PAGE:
In Munro v. University of Southern California, et al., No. 17-5550, 2018 WL 3542996 (9th Cir. July 24, 2018), plaintiffs sought to represent a class of participants in two ERISA-governed defined contribution plans sponsored by the University of Southern California, alleging multiple breaches of fiduciary duty stemming from the administration of those plans. Plaintiffs sought equitable relief on behalf of the plans under ERISA Section 502(a)(2) in the form of monetary relief, removal of the breaching fiduciaries, a full accounting of losses, reformation of the plans, and an order regarding appropriate future investments.

The defendants moved to compel arbitration, as all of the potential class members had signed arbitration agreements to arbitrate all claims that the putative class members or USC had against one another. The agreements expressly covered claims under federal law, including ERISA. The defendants sought further to compel individual, and not class arbitrations, because the arbitration agreements did not specifically allow class arbitration.

The district court denied the motion, and the Ninth Circuit affirmed. The Ninth Circuit analogized the plaintiffs in this case to plaintiffs in a qui tam action brought on behalf of the U.S. Government under the False Claims Act. Citing to its 2017 decision in U.S. ex rel. Welch v. My Left Foot Children’s Therapy, LLC, 871 F.3d 791 (9th Cir. 2017), the Court stated that individual agreements to arbitrate do not extend to qui tam actions because those are brought on behalf of the government by the plaintiffs. Similarly, the Court said, an ERISA Section 502(a)(2) breach of fiduciary duty claim is brought on behalf of an ERISA plan by its participants.

There is more to take away from this decision, however. The Ninth Circuit specifically declined to rule that an agreement to arbitrate ERISA claims is always unenforceable. The Court suggested that it might disagree in a future case with its 1984 decision in Amaro v. Continental Can Co., 724 F.2d 747 (9th Cir. 1984), which it held that ERISA’s “equitable character” could not be satisfied in an arbitral proceeding. The Court referred to “intervening Supreme Court case law,” obviously referring to a number of Supreme Court decisions after 1984, including, most recently the Epiq Systems decision that broadly enforce agreements to arbitrate. So we have not heard the last word from the Ninth Circuit on the enforceability of agreements to arbitrate ERISA claims. And we should expect other Courts of Appeal to address arbitration of ERISA claims, and perhaps create a split in the Circuits that would lead to Supreme Court review. Notwithstanding the Ninth Circuit decision in Munro, arbitration agreements remain a hot topic in federal jurisprudence. Stay tuned.

By: Chris Busey, Tom Horan and Sam Schwartz-Fenwick

Seyfarth Synopsis: The Fourth Circuit found in favor of an insurer on a claim for life insurance benefits, finding the insured’s failure to submit the required evidence of insurability was not excused by his employer having wrongly deducted premiums for that coverage from his pay.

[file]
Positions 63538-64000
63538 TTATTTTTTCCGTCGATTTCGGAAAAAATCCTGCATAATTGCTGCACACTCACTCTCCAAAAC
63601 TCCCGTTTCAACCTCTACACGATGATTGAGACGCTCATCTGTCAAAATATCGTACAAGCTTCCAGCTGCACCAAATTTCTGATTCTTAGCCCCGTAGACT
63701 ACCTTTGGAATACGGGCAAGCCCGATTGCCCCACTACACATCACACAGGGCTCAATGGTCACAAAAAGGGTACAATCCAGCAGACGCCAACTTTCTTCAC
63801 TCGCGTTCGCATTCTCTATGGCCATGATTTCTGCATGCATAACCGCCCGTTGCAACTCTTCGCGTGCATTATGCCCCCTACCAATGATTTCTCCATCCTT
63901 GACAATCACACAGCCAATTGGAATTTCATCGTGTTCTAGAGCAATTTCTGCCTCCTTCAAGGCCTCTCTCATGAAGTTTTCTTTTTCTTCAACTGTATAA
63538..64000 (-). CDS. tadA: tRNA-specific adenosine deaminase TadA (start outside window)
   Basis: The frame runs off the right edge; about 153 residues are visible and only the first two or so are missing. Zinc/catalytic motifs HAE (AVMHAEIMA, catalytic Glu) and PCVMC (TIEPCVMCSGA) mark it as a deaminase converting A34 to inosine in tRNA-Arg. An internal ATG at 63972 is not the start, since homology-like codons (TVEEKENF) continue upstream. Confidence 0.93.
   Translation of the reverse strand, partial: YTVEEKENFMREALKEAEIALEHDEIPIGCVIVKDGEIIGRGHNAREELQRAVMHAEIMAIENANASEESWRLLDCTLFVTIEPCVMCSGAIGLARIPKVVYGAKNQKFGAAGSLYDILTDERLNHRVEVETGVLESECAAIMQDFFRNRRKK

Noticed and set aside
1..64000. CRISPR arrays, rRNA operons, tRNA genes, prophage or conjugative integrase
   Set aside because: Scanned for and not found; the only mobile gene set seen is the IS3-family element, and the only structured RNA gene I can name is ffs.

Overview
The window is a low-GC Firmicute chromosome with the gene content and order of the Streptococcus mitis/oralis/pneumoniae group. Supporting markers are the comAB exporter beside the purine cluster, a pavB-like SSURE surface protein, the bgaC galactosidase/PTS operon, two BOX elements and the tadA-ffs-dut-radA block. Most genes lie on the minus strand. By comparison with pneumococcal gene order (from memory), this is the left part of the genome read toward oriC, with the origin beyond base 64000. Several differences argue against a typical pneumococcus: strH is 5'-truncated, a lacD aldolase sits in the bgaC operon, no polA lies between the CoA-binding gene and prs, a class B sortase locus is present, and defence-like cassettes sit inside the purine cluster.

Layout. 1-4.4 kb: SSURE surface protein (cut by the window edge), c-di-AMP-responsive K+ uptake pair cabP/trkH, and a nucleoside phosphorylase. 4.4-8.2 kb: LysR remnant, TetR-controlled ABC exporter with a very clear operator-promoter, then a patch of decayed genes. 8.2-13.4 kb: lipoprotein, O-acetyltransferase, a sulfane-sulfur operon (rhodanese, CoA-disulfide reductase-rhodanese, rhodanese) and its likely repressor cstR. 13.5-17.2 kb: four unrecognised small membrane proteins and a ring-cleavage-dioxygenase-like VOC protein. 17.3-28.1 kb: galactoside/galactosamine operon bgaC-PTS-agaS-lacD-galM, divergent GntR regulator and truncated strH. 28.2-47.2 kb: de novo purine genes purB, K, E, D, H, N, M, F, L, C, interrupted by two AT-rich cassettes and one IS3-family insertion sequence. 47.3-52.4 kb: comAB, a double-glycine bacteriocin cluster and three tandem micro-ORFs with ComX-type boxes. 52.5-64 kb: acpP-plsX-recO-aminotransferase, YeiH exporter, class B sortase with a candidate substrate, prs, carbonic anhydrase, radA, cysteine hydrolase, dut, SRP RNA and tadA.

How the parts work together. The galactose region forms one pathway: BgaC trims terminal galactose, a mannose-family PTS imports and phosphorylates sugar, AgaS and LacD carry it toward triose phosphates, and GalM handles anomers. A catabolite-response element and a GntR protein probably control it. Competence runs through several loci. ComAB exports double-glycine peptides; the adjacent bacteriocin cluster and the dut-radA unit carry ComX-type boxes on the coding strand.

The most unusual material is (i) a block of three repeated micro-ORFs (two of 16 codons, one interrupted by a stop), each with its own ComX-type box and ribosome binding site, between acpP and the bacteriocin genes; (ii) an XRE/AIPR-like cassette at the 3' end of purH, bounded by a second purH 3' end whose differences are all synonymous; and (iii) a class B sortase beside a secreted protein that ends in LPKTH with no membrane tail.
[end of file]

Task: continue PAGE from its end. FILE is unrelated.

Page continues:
In Gordon v. CIGNA Corp., Plaintiff sought to represent a putative class of participants and beneficiaries who were deemed ineligible for additional life insurance benefits despite having paid premiums for the for the additional coverage, because they failed to submit the requisite evidence of insurability (“EOI”).

Plaintiff, as her deceased husband’s beneficiary, made a claim for supplemental life insurance benefits from the insurer and claims administrator, Life Insurance of North America (“LINA”). LINA denied the claim because the decedent never submitted the EOI required for supplemental coverage. Plaintiff claimed the employer and insurer breached their fiduciary duties by failing to notify the insured of the EOI requirement while continuing to accept premiums for that coverage. Plaintiff also alleged that, if any defendant was not a fiduciary under the plan, it was liable for knowingly participating in a breach of trust.

The district court granted LINA’s motion for summary judgment on the bases that LINA was not acting as a fiduciary with respect to enrollment for coverage, and there was no evidence it had knowledge of the employer’s collection of a premium for the additional coverage. The court also rejected Plaintiff’s argument that the motion was premature because she had not conducted discovery. On appeal, the Fourth Circuit affirmed the district court’s opinion in full.

First, the court found the employer, and not LINA, was tasked with day-to-day administration of the plan, including billing and screening applications. Given this allocation of duties, LINA was not responsible for notifying the decedent of the EOI requirement, and therefore could not be liable for a breach of that duty.

Second, the court found that, even if breach of trust was a cause of action, Plaintiff’s claim would still fail. The record lacked evidence that LINA had any knowledge of the employer’s acceptance of premiums on behalf of the decedent for coverage above the guaranteed amount. To the contrary, the evidence showed that the employer remitted premiums to LINA as a lump-sum and did not provide employee names or associated coverage amounts.

Finally, the court rejected the argument that discovery was required before ruling on the motion. It noted Plaintiff had a reasonable opportunity to conduct discovery, also further found that the information sought would not have created a genuine issue of material fact given the clear allocation of fiduciary duties in the plan documents and, especially, the employer’s concession that it erred in collecting premiums and failing to obtain EOI.